Reactive Applications

Reactive applications are a new class of applications that are becoming more and more prevalent in both Consumer and Enterprise-facing environments. Reactive applications are fundamentally different to the traditional web-based or mobile applications seen today and are distinguished by having one or more of the following defining traits:

  • Event-Driven: Enables parallel, asynchronous processing of messages or events with ease.
  • Scalable: Can scale within and across nodes elastically to provide compute power on-demand when it’s needed.
  • Resilient: The ability to recover and repair itself automatically in order to provide seamless business continuity.
  • Responsive: Rich, engaging, single page user interfaces that provide instant feedback based on user interactions and other stimuli.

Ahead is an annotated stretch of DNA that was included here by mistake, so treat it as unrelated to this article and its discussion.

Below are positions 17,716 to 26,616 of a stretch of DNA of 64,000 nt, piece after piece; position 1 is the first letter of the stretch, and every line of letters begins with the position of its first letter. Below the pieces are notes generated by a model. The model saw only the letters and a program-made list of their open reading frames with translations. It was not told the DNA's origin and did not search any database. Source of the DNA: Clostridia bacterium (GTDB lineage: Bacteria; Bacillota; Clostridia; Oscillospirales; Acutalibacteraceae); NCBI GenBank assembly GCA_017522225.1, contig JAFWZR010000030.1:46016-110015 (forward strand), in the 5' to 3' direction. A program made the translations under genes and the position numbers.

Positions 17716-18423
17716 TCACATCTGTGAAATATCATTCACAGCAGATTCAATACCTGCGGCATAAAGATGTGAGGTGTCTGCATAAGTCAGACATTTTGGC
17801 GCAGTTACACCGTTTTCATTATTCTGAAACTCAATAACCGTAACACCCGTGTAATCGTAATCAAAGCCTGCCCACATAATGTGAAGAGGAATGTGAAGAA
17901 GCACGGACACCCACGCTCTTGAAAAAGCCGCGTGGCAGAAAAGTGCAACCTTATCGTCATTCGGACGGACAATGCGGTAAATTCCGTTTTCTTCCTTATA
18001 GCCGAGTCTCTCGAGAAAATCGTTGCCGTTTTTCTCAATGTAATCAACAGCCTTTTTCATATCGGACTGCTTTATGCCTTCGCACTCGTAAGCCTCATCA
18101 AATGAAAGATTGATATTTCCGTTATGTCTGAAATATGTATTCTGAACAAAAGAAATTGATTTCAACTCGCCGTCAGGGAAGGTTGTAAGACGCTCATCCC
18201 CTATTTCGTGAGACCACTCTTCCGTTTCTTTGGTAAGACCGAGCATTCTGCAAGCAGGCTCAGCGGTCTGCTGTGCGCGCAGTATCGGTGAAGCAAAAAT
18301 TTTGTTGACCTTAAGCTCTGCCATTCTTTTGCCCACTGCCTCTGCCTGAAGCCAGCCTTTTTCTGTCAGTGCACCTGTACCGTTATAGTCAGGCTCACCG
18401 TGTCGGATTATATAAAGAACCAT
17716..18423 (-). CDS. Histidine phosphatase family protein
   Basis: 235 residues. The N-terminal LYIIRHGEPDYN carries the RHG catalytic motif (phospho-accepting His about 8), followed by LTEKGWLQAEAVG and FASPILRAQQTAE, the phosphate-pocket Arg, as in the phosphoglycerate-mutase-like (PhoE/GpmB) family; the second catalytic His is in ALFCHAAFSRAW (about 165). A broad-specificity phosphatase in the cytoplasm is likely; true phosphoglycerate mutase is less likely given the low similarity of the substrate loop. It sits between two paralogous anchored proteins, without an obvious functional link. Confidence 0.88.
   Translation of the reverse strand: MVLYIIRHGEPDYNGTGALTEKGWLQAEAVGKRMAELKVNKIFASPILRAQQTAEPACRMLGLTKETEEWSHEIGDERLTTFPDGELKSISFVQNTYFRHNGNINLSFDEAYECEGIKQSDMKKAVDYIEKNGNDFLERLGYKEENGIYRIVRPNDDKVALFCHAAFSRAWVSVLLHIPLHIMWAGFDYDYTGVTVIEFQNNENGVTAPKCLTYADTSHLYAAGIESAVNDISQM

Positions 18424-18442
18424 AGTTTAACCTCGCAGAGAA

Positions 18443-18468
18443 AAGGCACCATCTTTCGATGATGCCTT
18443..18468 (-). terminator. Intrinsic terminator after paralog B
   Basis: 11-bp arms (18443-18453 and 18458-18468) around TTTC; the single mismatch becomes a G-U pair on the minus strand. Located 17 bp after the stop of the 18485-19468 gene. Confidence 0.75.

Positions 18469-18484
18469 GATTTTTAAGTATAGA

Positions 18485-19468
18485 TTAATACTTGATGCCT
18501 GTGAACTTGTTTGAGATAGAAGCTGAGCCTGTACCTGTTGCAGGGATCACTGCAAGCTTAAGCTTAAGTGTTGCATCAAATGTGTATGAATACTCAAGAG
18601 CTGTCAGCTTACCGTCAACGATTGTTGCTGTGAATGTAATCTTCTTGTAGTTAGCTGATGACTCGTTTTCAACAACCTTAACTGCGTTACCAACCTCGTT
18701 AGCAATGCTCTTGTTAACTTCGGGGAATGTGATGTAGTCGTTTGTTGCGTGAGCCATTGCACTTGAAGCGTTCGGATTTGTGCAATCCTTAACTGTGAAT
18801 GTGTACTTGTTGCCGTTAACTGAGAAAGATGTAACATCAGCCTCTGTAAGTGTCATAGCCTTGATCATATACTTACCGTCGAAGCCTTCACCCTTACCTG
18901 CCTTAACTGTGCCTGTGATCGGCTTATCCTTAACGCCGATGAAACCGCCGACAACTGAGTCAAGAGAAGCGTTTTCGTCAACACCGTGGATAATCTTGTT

Typesafe Reactive Platform

The Typesafe Reactive Platform is a JVM-based runtime and toolset for building Reactive applications. The Typesafe Reactive Platform is a suite of integrated products consisting of Play Framework, Akka, and Scala.

Scala is a general purpose programming language designed to express common programming patterns in a concise, elegant, and type-safe way.  It smoothly integrates features of object-oriented and functional languages, enabling Java and other programmers to be more productive.

Akka is a runtime for building highly concurrent, distributed, and fault tolerant event-driven applications.

Play Framework is an MVC based web framework that focuses on developer productivity, modern web and mobile applications, and predictable, minimal resource consumption resulting in highly performant, highly scalable applications.